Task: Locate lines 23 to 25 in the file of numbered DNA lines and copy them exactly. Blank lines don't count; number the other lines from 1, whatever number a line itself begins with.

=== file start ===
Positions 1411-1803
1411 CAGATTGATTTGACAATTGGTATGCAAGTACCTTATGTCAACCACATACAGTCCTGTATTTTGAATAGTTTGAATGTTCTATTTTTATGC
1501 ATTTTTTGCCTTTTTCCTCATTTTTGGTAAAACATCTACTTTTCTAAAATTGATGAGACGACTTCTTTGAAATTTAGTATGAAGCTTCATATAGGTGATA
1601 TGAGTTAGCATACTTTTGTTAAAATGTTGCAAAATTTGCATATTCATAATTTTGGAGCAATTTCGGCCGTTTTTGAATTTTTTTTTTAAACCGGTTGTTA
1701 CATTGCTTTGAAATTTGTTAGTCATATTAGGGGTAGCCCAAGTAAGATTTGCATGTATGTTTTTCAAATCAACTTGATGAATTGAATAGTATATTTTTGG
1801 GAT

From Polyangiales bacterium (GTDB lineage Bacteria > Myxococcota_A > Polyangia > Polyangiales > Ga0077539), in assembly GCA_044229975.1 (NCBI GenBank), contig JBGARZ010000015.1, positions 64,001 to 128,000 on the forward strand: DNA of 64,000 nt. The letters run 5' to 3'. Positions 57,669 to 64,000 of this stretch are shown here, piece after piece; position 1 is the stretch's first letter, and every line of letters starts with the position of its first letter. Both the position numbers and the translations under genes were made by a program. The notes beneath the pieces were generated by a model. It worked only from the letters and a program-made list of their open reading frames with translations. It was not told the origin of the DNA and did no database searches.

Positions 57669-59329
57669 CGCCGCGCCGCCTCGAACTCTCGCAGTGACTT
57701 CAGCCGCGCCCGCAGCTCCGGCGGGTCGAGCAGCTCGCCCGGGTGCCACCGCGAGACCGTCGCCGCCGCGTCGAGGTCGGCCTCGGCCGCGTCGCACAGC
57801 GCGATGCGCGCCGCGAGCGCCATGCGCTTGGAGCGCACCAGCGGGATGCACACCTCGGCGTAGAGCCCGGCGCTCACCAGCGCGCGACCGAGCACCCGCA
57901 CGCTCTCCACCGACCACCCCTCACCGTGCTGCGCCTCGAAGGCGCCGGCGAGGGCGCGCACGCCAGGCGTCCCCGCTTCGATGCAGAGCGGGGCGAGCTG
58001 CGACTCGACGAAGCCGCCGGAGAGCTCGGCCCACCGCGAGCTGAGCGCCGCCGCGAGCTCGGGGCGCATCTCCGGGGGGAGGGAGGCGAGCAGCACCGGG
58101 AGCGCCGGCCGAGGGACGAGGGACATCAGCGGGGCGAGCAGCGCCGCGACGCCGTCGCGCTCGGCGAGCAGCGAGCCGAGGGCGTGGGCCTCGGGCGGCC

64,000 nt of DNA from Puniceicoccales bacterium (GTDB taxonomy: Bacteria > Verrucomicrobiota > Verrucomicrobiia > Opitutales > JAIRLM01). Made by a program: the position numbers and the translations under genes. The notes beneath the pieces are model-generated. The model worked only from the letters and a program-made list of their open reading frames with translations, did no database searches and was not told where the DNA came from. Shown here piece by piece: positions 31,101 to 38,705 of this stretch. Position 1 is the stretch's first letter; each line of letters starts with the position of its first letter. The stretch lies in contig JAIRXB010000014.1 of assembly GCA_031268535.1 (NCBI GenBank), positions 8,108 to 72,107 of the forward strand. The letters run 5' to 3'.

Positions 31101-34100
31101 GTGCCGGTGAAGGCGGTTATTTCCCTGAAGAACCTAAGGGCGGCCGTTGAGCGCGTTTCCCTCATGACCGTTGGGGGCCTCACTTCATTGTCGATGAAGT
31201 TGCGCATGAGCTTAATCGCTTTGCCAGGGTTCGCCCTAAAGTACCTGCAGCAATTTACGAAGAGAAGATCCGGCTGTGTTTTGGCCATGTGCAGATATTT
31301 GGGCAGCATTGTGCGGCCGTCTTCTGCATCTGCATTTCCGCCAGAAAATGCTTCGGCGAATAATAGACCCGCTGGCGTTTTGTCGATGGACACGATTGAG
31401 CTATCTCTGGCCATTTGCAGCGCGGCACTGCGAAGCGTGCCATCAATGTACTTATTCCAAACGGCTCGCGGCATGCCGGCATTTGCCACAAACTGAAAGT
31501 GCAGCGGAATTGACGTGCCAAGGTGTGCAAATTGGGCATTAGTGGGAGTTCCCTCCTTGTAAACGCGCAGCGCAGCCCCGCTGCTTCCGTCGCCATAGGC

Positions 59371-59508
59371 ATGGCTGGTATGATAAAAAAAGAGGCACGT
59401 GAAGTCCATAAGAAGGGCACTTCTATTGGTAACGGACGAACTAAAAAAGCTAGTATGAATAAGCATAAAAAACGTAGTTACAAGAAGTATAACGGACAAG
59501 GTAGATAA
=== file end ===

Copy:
59371 ATGGCTGGTATGATAAAAAAAGAGGCACGT
59401 GAAGTCCATAAGAAGGGCACTTCTATTGGTAACGGACGAACTAAAAAAGCTAGTATGAATAAGCATAAAAAACGTAGTTACAAGAAGTATAACGGACAAG
59501 GTAGATAA